Adjunctive CBD in patients with LGS or DS experiencing seizures uncontrolled by concomitant anti-epileptic treatment regimens is associated with a greater reduction in seizure frequency and a higher rate of AEs than placebo.

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[Abstract + References] Efficacy and Safety of Cannabidiol in Epilepsy: A Systematic Review and Meta-Analysis

Abstract

Background

Approximately one-third of patients with epilepsy presents seizures despite adequate treatment. Hence, there is the need to search for new therapeutic options. Cannabidiol (CBD) is a major chemical component of the resin of Cannabis sativa plant, most commonly known as marijuana. The anti-seizure properties of CBD do not relate to the direct action on cannabinoid receptors, but are mediated by a multitude of mechanisms that include the agonist and antagonist effects on ionic channels, neurotransmitter transporters, and multiple 7-transmembrane receptors. In contrast to tetra-hydrocannabinol, CBD lacks psychoactive properties, does not produce euphoric or intrusive side effects, and is largely devoid of abuse liability.

Objective

The aim of the study was to estimate the efficacy and safety of CBD as adjunctive treatment in patients with epilepsy using meta-analytical techniques.

Methods

Randomized, placebo-controlled, single- or double-blinded add-on trials of oral CBD in patients with uncontrolled epilepsy were identified. Main outcomes included the percentage change and the proportion of patients with ≥ 50% reduction in monthly seizure frequency during the treatment period and the incidence of treatment withdrawal and adverse events (AEs).

Results

Four trials involving 550 patients with Lennox–Gastaut syndrome (LGS) and Dravet syndrome (DS) were included. The pooled average difference in change in seizure frequency during the treatment period resulted 19.5 [95% confidence interval (CI) 8.1–31.0; p = 0.001] percentage points between the CBD 10 mg and placebo groups and 19.9 (95% CI 11.8–28.1; p < 0.001) percentage points between the CBD 20 mg and placebo arms, in favor of CBD. The reduction in all-types seizure frequency by at least 50% occurred in 37.2% of the patients in the CBD 20 mg group and 21.2% of the placebo-treated participants [risk ratio (RR) 1.76, 95% CI 1.07–2.88; p = 0.025]. Across the trials, drug withdrawal for any reason occurred in 11.1% and 2.6% of participants receiving CBD and placebo, respectively (RR 3.54, 95% CI 1.55–8.12; p = 0.003) [Chi squared = 2.53, degrees of freedom (df) = 3, p = 0.506; I2 = 0.0%]. The RRs to discontinue treatment were 1.45 (95% CI 0.28–7.41; p = 0.657) and 4.20 (95% CI 1.82–9.68; p = 0.001) for CBD at the doses of 10 and 20 mg/kg/day, respectively, in comparison to placebo. Treatment was discontinued due to AEs in 8.9% and 1.8% of patients in the active and control arms, respectively (RR 5.59, 95% CI 1.87–16.73; p = 0.002). The corresponding RRs for CBD at the doses of 10 and 20 mg/kg/day were 1.66 (95% CI 0.22–12.86; p = 0.626) and 6.89 (95% CI 2.28–20.80; p = 0.001). AEs occurred in 87.9% and 72.2% of patients treated with CBD and placebo (RR 1.22, 95% CI 1.11–1.33; p < 0.001). AEs significantly associated with CBD were somnolence, decreased appetite, diarrhea, and increased serum aminotransferases.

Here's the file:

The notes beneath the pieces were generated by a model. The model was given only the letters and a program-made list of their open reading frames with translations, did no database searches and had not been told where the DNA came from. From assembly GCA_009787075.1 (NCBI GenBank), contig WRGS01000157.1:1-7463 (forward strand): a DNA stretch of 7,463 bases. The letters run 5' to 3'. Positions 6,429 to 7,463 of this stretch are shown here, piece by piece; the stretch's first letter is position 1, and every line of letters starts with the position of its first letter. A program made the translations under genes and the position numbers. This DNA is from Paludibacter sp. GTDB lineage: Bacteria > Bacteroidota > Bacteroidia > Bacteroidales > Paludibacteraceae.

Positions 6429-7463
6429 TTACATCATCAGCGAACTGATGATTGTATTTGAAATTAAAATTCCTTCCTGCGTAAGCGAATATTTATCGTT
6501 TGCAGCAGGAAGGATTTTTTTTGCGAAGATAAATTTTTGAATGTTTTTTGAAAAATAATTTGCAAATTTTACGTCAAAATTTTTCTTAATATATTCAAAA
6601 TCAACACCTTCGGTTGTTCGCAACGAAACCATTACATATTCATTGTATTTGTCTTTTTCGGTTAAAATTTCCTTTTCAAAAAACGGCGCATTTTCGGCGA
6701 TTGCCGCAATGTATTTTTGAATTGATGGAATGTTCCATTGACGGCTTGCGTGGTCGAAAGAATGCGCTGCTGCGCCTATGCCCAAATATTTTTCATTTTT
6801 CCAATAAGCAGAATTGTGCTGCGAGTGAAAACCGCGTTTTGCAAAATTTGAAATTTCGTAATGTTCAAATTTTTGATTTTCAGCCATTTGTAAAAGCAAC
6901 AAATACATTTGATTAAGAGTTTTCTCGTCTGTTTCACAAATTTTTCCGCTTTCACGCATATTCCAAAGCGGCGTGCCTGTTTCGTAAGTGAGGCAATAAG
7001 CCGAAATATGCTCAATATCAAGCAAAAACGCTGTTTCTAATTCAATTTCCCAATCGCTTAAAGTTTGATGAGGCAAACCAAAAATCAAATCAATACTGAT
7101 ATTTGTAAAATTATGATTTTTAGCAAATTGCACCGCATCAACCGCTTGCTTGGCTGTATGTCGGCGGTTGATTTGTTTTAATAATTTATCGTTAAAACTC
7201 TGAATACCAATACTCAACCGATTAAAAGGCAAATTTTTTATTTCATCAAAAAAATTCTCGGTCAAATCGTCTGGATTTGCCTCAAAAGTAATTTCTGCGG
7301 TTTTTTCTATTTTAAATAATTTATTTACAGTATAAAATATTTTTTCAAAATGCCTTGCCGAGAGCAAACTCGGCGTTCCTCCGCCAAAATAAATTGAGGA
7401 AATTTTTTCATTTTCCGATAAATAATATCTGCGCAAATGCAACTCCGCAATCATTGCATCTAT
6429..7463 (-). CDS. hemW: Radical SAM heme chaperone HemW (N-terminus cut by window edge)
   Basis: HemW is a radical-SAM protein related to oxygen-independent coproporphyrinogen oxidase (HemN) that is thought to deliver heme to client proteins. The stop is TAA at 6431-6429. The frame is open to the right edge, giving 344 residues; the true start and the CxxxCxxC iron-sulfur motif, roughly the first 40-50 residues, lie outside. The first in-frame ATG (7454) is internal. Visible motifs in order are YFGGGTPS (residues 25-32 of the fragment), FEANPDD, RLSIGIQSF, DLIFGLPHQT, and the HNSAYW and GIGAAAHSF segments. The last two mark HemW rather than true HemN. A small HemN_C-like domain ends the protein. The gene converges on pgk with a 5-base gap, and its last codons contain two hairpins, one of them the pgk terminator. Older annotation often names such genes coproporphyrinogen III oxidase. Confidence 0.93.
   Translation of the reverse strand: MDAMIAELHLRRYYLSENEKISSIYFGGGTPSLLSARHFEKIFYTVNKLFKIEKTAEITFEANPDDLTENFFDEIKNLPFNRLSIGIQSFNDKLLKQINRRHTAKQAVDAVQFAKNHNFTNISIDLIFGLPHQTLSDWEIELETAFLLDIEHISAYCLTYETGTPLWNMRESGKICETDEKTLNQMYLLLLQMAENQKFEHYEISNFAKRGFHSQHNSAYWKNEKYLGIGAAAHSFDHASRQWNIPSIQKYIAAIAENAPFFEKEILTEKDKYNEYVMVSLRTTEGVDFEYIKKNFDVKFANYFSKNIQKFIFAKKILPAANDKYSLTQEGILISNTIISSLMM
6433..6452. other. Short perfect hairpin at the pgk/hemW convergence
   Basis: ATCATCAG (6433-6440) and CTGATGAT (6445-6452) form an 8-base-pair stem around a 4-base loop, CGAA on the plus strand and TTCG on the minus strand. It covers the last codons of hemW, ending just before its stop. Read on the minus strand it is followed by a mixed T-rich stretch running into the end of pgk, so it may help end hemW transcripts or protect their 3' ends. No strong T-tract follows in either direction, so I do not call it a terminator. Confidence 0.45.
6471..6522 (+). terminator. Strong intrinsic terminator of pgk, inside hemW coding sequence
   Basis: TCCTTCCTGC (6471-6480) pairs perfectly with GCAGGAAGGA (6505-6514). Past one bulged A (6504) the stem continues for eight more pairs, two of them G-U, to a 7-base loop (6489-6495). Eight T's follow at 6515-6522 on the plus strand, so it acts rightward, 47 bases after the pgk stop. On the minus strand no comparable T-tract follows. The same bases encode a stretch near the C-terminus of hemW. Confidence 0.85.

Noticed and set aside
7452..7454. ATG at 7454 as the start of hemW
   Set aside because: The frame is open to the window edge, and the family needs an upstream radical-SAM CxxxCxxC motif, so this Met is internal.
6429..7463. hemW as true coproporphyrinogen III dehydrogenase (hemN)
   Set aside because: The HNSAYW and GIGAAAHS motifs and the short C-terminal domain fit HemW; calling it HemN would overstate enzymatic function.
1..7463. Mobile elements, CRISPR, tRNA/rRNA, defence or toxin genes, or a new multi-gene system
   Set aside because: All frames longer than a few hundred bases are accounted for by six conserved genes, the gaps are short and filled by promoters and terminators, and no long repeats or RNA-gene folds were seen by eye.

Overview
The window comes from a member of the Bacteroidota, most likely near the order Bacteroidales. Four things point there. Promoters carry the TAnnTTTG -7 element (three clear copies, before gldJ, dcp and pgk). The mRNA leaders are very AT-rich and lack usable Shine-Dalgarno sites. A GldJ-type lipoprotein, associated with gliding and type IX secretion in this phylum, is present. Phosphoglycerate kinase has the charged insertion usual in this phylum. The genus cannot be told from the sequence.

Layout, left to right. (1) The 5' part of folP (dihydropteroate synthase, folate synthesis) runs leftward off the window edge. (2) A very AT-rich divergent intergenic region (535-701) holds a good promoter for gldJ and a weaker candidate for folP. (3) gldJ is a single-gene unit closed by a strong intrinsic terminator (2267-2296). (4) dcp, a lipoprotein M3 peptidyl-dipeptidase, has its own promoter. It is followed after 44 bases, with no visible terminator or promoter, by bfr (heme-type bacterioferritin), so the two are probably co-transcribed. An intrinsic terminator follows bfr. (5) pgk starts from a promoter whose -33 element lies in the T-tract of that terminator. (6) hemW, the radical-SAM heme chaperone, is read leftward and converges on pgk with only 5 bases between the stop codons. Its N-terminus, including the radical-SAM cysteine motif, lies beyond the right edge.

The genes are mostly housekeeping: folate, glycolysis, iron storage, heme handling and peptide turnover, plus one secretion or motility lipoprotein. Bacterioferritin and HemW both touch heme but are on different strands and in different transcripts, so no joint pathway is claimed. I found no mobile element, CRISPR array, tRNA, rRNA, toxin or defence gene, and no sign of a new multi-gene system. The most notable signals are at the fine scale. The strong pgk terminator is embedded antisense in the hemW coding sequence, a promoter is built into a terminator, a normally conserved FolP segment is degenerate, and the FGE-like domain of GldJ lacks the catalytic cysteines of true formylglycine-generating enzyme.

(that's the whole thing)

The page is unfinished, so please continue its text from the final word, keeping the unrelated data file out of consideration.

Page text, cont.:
Conclusions

Adjunctive CBD in patients with LGS or DS experiencing seizures uncontrolled by concomitant anti-epileptic treatment regimens is associated with a greater reduction in seizure frequency and a higher rate of AEs than placebo.

Supplementary material

40265_2018_992_MOESM1_ESM.doc (31 kb)

Supplementary material 1 (DOC 31 kb)

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[REVIEW] Epilepsy and Cannabis: A Literature Review – Full Text PDF

Abstract